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Bioterrorism

Profiles for Health Care Workers (Fact Sheets) - "B" Agents

  • Health Care Providers: If you suspect a patient has been exposed to a biological or chemical agent please call the Office of Infectious Disease Services at (602) 364-4562
    On-call staff are available 24 hours a day, 7 days a week.

Brucellosis | Cholera | (Epsilon Toxin of) Clostridium Perfringens | Cryptosporidiosis | Eastern Equine Encephalitis
Escherichia Coli O157:H7 | Glanders | Melioidosis | Psittacosis | Q Fever | Ricin | Salmonellosis
Shigellosis | Staphyloccal Enterotoxin B | Tricothecene Mycotoxins (T-2 Mycotoxins)
Typhus Fever | Venezuelan Equine Encephalitis | Western Equine Encephalitis

Glanders

Causative Agent:
Glanders is a zoonotic disease caused by the gram-negative bacillus Burkholderia mallei. Though primarily a disease of horses, mules, and donkeys, human illness can sometimes occur. Glanders is endemic in parts of Africa, Asia, Europe, and Central and South America.

Routes of Exposure:
Humans are primarily exposed to glanders through direct contact with infected animals. Infective Dose & Infectivity: The infective dose is assumed to be low and all people are considered susceptible.

Incubation Period:
The incubation period ranges from 10 to 14 days.

Clinical Effects:
Infection with glanders can range from asymptomatic acquisition to life-threatening pneumonia and bacteremia. Pulmonary infection can occur from inhalation or hematogenous spread. Chest radiographs can show lobar pneumonia, pulmonary abscesses, pleural effusions, and/or small military lesions. Bacteremia is accompanied by signs of sepsis and can include abscesses throughout the body and multiple cutaneous pustules. Mucous membrane infection manifests as nasal ulcers and nodules that secrete a bloody discharge. After contamination of broken skin, local ulcerative lesions develop with enlarged regional lymph nodes. Some people develop chronic infection with necrotizing granulomas in the liver and spleen and muscles of the arms and legs.

Lethality:
When untreated, septicemia is usually fatal within 7-10 days.

Transmissibility:
B. mallei is generally transmitted from animals to humans by invasion of nasal, oral, and conjunctival mucous membranes; by inhalation into the lungs; or through lacerated or abraded skin. Additionally, direct contact with an infected person’s body fluids can lead to person-to-person transmission.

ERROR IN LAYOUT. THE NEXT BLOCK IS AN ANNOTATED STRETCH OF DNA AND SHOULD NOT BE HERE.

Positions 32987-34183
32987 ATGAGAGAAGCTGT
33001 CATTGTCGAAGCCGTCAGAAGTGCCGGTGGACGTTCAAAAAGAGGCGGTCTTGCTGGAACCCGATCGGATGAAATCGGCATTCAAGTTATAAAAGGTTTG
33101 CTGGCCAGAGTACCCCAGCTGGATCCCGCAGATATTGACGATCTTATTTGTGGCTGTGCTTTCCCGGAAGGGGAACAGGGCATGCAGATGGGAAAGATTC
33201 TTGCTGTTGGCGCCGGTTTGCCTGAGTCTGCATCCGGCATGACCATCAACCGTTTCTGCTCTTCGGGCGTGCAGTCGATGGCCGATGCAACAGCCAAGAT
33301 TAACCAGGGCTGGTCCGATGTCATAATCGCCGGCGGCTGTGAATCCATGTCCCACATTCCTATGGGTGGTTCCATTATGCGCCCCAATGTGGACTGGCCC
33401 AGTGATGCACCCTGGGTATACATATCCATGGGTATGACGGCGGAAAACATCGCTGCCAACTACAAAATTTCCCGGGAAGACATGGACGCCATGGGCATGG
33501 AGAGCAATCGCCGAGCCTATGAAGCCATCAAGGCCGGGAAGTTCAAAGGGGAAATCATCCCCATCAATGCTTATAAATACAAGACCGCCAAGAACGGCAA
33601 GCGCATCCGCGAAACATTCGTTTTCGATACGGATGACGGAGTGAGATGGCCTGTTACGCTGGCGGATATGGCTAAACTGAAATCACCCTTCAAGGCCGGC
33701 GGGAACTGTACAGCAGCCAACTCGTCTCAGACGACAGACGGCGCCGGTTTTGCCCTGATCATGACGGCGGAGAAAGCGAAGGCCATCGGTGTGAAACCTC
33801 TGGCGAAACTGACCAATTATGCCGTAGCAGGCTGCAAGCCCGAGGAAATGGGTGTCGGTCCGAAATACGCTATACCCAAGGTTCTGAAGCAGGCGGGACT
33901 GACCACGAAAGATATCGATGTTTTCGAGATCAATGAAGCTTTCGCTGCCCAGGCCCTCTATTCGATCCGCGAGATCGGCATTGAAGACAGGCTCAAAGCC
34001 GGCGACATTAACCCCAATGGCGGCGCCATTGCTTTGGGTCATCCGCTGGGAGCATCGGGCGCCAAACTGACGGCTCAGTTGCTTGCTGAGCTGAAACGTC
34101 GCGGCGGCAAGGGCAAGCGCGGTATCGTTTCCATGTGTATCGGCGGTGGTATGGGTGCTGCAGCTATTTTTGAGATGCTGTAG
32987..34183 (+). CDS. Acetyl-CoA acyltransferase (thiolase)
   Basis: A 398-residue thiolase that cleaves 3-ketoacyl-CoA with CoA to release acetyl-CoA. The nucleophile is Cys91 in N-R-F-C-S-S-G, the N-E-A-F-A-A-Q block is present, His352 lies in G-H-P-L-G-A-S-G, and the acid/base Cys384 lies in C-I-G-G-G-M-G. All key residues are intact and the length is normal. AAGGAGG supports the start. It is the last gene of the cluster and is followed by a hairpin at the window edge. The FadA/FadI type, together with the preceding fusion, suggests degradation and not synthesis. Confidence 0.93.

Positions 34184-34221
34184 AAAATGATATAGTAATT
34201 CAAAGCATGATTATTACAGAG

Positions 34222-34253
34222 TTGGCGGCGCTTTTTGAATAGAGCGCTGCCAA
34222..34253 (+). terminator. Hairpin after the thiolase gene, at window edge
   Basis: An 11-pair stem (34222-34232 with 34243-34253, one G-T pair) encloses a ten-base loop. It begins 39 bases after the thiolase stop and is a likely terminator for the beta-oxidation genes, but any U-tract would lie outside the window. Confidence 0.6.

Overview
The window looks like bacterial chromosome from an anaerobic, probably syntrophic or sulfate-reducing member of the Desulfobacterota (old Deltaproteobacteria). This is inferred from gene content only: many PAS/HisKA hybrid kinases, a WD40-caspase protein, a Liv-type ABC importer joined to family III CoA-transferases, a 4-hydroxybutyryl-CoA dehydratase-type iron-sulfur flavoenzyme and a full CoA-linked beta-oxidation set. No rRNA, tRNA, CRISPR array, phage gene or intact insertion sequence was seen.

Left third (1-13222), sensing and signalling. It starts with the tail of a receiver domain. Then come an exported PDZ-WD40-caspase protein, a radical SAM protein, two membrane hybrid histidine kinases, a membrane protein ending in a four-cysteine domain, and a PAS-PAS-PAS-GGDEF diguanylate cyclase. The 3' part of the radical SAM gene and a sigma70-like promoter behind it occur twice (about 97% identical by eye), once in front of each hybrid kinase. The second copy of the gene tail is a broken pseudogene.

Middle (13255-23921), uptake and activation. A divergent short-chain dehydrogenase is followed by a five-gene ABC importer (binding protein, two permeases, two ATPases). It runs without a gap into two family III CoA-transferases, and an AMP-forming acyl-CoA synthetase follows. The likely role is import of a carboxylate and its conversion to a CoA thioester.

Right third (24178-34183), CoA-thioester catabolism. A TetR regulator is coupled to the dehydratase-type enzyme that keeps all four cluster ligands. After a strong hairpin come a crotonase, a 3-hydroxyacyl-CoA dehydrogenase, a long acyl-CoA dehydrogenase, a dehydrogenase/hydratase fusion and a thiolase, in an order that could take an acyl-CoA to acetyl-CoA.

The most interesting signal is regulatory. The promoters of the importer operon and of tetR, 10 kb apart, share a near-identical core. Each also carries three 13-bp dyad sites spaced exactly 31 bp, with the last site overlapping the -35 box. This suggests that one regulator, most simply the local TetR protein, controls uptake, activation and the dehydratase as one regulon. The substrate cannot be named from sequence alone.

Primary contaminations & Methods of Dissemination:
As a bioterrorism weapon, glanders would most likely be delivered via aerosolization.

Secondary Contamination & Persistence of organism:
Secondary cases may occur through improper handling of infected secretions. However, humans have seldom acquired infection from infected animals despite frequent and close contact.

Decontamination & Isolation:

  • Patients – Standard precautions should be practiced. Contact precautions should be used with skin lesions and secretions. Patients with direct exposure to aerosols should be washed with soap and water.
  • Equipment, clothing & other objects – 0.5% hypochlorite solution (one part household bleach and 9 parts water = 0.5% solution) is effective for environmental decontamination.

Laboratory testing:
Gram stain of lesion exudates reveals small gram-negative bacteria. These stain irregularly with methylene blue. B. mallei grows slowly on ordinary nutrient agar. Agglutination tests are not positive for 7-10 days, and a high background titer in normal sera (1:320 to 1:640) makes interpretation difficult. Complement fixation tests are more specific and are considered positive if the titer is equal to, or exceeds 1:20. Cultures of autopsy nodules in septicemic cases will usually establish the presence of B. mallei.

Therapeutic Treatment:
There is little experience in treating glanders in humans; therefore few antibiotics have been evaluated in vivo. Treatment varies with the type and severity of the clinical disease. Severe disease requires initial parenteral therapy. Prolonged oral antibiotic therapy for many months is required to prevent relapse. Parenteral regimens have included combinations such as cetazidime and trimethoprim-sulfamethoxazole, or imipenem and doxycycline. Various isolates have markedly different antibiotic sensitivities, so each isolate should be tested for its own individual resistance pattern.

Prophylactic Treatment:
There is no vaccine available for human use. Post-exposure chemoprophylaxis has not been established, although it has been suggested that trimethoprim-sulfamethoxazole may be tried.

Differential Diagnosis:
The differential diagnosis depends on the clinical manifestations. In addition to common causes of pneumonia, potential agents of bioterroism and zoonotic diseases would include melioidosis, plague, and tularemia. The papular or pustular skin lesions of glanders can resemble the rash of smallpox.

References:

  • Marty AM. Melioidosis and Glanders In: Physician’s Guide to Terrorist Attack. Roy MJ, ed. Physician’s Guide to Terrorist Attack. Totowa, NJ: Humana Press, Inc.; 2004:143-159
  • Kortepeter M, Christopher G, Cieslak T, et al. Medical Management of Biological Casualties Handbook, U.S. Army Medical Research Institute of Infectious Diseases, U.S. Department of Defense; 2001: 37-42


Find the PDF version of this Fact Sheet in the Zebra Manual.